In the past few years, the audiovisual sector has witnessed an unprecedented growth, mostly due to the immense amounts of videos on-demand becoming available. In order to reach global audiences, audiovisual content providers localise their content into the language of the target audience. This has led to a “subtitling boom”, since there is a huge need for offering high-quality subtitles into dozens of languages in a short time. However, the workflows for subtitling are complex; translation is only one step in a long pipeline consisting of transcription, timing (also called spotting) and editing. Subtitling currently heavily relies on human work and hence manual approaches are laborious and costly. Therefore, there is ample ground for developing automatic solutions for efficiently providing subtitles in multiple languages, reducing human workload and the overall costs of spreading audiovisual content across cultures via subtitling.
Recent developments in Neural Machine Translation (NMT) have opened up possibilities for processing inputs other than text within a single model component. This is particularly relevant for subtitling, where the translation depends not only on the source text, but also on acoustic and visual information. For example, in Multimodal NMT [barrault-etal-2018-findings] the input can be both text and image, and Spoken Language NMT directly receives audio as input [niehues-2019-IWSLT]. These developments can be leveraged in order to reduce the effort involved in subtitling.
Training NMT systems, however, requires large amounts of high-quality parallel data, representative of the task. A recent study [karakanta2019subtitling] questioned the conformity of existing subtitling corpora to subtitling constraints. The authors suggested that subtitling corpora are insufficient for developing end-to-end NMT solutions for at least two reasons; first, because they do not provide access to the source language audio or to information about the duration of a spoken utterance, and second, because line breaks between subtitles were removed during the corpus compilation process in order to create parallel sentences. Given that the length and duration of a subtitle on the screen is directly related to the duration of the utterance, the missing audio alignments pose a problem for translating the source text into a proper subtitle. Moreover, the lack of information about subtitle breaks means that splitting the translated sentences into subtitles has to be performed as part of a post-editing/post-processing step, increasing the human effort involved.
In this work, we address these limitations by presenting MuST-Cinema, a multilingual speech translation corpus where subtitle breaks have been automatically annotated with special symbols. The corpus is unique of its kind, since, compared to other subtitling corpora, it provides access to the source language audio, which is indispensable for automatically modelling spatial and temporal subtitling constraints.111The corpus, the trained models described in the experiments as well as the evaluation scripts can be accessed at https://ict.fbk.eu/must-cinema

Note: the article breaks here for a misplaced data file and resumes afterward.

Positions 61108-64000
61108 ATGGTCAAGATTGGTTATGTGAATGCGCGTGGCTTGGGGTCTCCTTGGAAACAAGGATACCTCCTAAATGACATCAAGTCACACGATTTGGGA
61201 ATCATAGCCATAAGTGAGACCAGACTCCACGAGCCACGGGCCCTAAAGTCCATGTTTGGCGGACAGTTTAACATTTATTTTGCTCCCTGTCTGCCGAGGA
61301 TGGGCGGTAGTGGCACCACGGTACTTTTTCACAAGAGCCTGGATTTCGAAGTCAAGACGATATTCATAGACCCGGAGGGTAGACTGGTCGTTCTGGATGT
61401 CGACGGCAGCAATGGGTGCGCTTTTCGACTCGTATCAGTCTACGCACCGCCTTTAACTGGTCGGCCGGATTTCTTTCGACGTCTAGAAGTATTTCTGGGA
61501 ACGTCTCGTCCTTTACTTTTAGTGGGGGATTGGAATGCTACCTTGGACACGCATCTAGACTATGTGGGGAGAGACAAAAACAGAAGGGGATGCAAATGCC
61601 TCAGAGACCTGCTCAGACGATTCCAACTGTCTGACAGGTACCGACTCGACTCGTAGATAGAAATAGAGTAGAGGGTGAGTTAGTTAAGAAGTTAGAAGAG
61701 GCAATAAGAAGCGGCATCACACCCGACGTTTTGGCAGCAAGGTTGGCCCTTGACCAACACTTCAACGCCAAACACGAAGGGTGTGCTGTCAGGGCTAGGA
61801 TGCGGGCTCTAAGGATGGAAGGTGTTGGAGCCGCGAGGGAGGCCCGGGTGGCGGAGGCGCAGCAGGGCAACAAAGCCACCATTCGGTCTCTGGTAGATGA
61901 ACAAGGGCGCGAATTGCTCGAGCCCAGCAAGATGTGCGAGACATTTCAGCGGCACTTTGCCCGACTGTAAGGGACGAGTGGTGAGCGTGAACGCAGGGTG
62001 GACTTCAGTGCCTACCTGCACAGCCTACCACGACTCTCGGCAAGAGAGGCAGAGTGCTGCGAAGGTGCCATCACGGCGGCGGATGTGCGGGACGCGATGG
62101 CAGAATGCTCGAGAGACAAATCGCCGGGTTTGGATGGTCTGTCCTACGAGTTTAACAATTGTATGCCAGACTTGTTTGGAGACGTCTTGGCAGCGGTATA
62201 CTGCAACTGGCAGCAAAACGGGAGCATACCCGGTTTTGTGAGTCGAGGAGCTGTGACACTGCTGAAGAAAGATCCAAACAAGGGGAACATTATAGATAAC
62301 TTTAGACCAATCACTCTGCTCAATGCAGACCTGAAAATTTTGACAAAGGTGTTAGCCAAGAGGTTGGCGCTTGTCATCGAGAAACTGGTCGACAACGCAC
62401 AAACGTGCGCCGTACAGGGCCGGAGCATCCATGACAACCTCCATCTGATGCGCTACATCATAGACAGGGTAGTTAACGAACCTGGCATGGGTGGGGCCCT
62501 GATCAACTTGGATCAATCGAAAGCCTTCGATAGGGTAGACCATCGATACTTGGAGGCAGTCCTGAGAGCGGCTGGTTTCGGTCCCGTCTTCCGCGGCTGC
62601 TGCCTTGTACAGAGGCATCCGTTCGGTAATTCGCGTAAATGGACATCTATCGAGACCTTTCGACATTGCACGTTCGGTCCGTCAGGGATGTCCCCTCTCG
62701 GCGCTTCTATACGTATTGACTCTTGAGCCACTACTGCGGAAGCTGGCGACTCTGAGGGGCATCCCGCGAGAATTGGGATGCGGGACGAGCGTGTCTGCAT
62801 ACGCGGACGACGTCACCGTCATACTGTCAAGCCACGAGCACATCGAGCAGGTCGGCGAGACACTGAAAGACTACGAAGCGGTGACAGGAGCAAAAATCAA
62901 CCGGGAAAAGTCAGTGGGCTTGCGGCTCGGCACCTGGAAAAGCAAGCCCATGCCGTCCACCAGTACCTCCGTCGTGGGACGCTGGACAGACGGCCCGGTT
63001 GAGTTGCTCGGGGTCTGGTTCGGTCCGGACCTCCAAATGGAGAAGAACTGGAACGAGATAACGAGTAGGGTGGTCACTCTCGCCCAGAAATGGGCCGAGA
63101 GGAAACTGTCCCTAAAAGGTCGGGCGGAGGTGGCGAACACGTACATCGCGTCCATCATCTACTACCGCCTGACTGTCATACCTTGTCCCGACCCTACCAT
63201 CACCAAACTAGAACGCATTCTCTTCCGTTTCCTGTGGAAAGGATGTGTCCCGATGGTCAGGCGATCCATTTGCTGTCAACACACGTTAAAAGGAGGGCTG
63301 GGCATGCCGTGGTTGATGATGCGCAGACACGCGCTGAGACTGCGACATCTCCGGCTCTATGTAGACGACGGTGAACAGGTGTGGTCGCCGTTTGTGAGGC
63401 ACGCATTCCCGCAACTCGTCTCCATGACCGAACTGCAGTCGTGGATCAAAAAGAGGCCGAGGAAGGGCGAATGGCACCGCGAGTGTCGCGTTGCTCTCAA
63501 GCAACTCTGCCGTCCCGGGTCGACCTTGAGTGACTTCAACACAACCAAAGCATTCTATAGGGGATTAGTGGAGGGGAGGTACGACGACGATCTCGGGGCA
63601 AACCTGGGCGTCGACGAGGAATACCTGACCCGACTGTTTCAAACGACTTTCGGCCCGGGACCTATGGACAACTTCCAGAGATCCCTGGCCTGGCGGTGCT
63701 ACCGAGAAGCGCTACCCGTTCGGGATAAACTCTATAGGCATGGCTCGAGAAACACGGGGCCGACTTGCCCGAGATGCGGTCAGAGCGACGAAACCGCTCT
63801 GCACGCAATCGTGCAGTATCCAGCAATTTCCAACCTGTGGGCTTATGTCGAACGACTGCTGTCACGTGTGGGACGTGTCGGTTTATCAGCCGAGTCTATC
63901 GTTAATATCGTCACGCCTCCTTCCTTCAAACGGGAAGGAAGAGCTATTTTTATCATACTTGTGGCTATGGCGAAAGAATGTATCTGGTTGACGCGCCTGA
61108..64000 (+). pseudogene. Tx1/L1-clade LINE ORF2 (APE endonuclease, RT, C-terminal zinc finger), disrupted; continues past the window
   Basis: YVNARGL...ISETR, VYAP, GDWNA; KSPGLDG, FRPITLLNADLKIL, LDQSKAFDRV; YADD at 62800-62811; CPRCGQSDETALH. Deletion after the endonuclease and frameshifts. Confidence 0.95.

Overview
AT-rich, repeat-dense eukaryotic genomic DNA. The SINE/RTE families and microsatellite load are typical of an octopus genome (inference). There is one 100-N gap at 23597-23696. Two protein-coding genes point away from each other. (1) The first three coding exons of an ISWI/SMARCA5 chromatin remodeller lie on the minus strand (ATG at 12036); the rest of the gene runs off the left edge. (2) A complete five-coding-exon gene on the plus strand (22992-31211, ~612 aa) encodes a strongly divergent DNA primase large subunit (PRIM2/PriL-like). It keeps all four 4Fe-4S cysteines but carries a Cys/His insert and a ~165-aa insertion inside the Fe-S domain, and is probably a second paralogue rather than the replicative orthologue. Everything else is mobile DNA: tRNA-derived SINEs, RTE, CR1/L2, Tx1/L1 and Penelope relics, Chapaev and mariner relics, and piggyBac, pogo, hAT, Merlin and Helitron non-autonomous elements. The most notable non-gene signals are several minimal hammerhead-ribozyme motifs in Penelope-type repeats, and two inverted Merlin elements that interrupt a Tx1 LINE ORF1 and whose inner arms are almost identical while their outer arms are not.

Our contributions can be summarised as follows:
We release MuST-Cinema, a multilingual dataset with (audio, transcription, translation) triplets annotated with subtitle breaks;
we test the usability of the corpus to train models that automatically segment a full sentence into a sequence of subtitles;
we propose an iterative method for annotating subtitling corpora with subtitling breaks, respecting the constraint of length.
Subtitling is part of Audiovisual Translation and it consists in creating a short text that appears usually at the bottom of the screen, based on the speech/dialogue in a video. Subtitles can be provided in the same language as the video, in which case the process is called intralingual subtitling or captioning, or in a different language (interlingual subtitling). Another case of intralingual subtitling is Subtitling for the Deaf and the Hard-of-hearing (SDH), which also includes acoustic information. In this paper, we refer to subtitles as the interlingual subtitles.
Subtitles are a means for facilitating comprehension and should not distract the viewer from the action on the screen. Therefore, they should conform to specific spatial and temporal constraints [Avt2007sub]:
Length: a subtitle should not be longer than a specific number of characters per line (CPL), e.g. 42 characters for Latin scripts, 14 for Japanese, 12-16 for Chinese.
Screen space: a subtitle should not occupy more than 10% of the space on the screen, therefore only 2 lines are allowed per subtitle block.
Reading speed: a subtitle should appear on the screen at a comfortable speed for the viewer, neither too short, nor too long. A suggested optimal reading speed is 21 characters per second (CPS).
‘Linguistic wholes’: semantic/syntactic units should remain in the same subtitle.
Equal length of lines: the length of the two lines should be equal in order to alleviate the need of long saccades for the viewers’ eyes (aesthetic constraint).